Jules Verne From the Earth to the Moon
translated by Edward Roth
Dover publications 2009 (translation 1874, French original 1865)
From the Earth to the Moon was Verne’s prophetic space romance about space travel. Set after the American Civil War — the conflict coincidentally finishing just as the novel was first published in France — the novel details the implementing of a concept by the President of the Baltimore Gun Club, namely the firing of a projectile to the moon. From concept, practice is attained in a little over a year: worldwide funding is raised, a site chosen, infrastructure established, a monstrous cannon or Columbiad cast, a giant refracting telescope built to track the projectile, and finally the projectile itself launched. Several of the details anticipate what was to happen in this part of the world nearly a century later but while this is interesting in itself what surprised me was how more engaged I was in the personalities involved and in the authorial asides than I remember being when I first read it a few decades ago.
First of all this is a eulogy praising American enterprise and the get-up-and-go attitude that has characterised its people for a good few centuries now. It’s also a very broad satirical (and possibly cynical) commentary on attitudes espoused by many of the United States inhabitants then — and, maybe still now. For example, several characters express a very gung-ho approach to human lives in respect of guns. The Honorable Secretary of the Maryland institution, J T Marston, is very blasé about collateral deaths when one of his prototype mortars blows up, killing and maiming 337 spectators — and curiously no one thinks of prosecuting him — nor are there public warnings about the mortal dangers of being in the vicinity when the Columbiad is finally fired. It is a Frenchman who dares to declare “half joke whole earnest” that the Baltimore Gun Club members are “amiable murderers and scientific life-shorteners,” and in pouring cold water on armaments being a civilising factor (“Heartless, heathenish idea!”) he declares that he “never could bear the sight of your monstrous engines for burning, crushing, killing, mangling wretched human beings by the score!”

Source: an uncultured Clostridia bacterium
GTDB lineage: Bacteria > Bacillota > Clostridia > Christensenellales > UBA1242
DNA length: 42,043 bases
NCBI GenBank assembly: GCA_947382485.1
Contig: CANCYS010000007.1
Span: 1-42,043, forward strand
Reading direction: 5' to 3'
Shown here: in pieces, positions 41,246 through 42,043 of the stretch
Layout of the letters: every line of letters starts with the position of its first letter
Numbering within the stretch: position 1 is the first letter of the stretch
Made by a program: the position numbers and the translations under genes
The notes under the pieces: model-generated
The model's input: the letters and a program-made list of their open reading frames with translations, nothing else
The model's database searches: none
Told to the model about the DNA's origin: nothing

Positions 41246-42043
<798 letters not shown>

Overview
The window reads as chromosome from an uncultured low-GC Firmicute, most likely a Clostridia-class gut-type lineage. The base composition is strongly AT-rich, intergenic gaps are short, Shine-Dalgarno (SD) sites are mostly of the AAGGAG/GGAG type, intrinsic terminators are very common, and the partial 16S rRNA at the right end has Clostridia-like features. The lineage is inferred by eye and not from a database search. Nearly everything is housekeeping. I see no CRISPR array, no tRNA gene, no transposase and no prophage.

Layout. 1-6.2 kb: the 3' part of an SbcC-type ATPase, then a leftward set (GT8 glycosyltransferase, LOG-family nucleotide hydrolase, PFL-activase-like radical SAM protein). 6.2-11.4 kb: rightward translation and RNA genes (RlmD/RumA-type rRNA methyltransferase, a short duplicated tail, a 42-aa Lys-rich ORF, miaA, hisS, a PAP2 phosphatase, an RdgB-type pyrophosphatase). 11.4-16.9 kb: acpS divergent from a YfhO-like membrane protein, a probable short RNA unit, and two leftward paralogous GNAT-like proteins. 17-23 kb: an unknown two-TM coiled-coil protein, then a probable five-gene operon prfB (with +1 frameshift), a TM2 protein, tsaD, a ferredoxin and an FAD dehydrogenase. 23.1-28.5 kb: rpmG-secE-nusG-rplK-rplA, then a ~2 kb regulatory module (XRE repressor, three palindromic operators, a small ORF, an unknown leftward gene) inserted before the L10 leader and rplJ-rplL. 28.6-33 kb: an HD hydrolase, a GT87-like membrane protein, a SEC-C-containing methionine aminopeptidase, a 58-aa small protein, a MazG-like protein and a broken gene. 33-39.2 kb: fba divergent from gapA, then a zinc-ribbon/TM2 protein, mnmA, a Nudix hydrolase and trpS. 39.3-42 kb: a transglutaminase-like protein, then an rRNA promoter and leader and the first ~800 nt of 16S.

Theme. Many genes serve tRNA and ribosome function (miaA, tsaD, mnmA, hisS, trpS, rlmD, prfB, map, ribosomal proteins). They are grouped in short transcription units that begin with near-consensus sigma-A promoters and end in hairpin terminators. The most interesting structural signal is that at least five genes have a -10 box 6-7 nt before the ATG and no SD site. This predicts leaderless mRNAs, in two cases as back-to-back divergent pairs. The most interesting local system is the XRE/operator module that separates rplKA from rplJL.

In the words of the song, “This is a man’s world,” with nary a woman on the horizon, but there is no hint at all of the bitterness and sense of being lost that James Brown and Betty Newsome later express in their lyrics. These men are just big children with their big boys’ toys, playing games of a magnitude we can scarcely imagine. And yet for all their lack of self-awareness they manage to achieve great, even noble things. The President of the Club, Barbican challenges his great opponent McNicholl to a no-holds-barred duel in a wood, but when the two are eventually discovered they have each forgotten their quarrel and are busy engaged in innocent scientific pursuits. And when the aforementioned Frenchman, Michel Ardan, proposes that the projectile should be manned rather than merely ballistic the Gun Club members enthusiastically discuss the notion before settling to making it a reality.
To us moderns the science is fatally flawed, of course: not only would the projectile fail to reach escape velocity but any living creatures within would be killed instantly by the forces exerted when the cannon is fired. But credit where it’s due: Verne anticipated Florida being a suitable launch site (Tampa as against Cape Canaveral), that Americans would make the voyage to the moon (orbiting it where a century later they would also step onto its surface) and that a splash landing in the ocean, as described in a sequel, would help solve some of the problems inherent in a return to earth.
Verne’s principal protagonists are strongly characterised. The 50-year-old J P Barbican is superbly rational, practical and energetic, just once exhibiting a choleric side; Joshua D McNicholl is at first an offstage critic, then appears onstage in all his severe magnificence before volunteering as one of the astronauts; the corpulent J T Marston is the eccentric mathematical computator who inadvertently provides some of the light relief in what at times can be a number-heavy narrative; and the irrepressible Michel Ardan (based on the real-life pioneering aerial photographer Félix Nadar) brings some true Gallic joie de vivre into proceedings.
I read the Edward Roth translation of 1874 — which perhaps should be more correctly called a rendition; in his own prefatory words it would follow the spirit of the author though he would
try to make the most of [Verne’s] strong points, throw the weak ones into shade, soften off extravagances, give the names a familiar sound, correct palpable errors … simplify crabbed science, explain difficulties, amplify local coloring, clear up known allusions, put a little more blood and heart into the human beings …
Whether more Roth than Verne I cannot tell, but reading the text with a close eye on words, phrases, nuances, satire and humour I can honestly say I enjoyed this roman d’anticipation. Completing a chapter or two at a time — there are 28 in all — I may well have mirrored the original French publication of De la Terre à la Lune as a serial between the 14th September and the 14th October 1865; this for me emphasised its episodic character and a fleeting impression that it could at times even have been a factual report.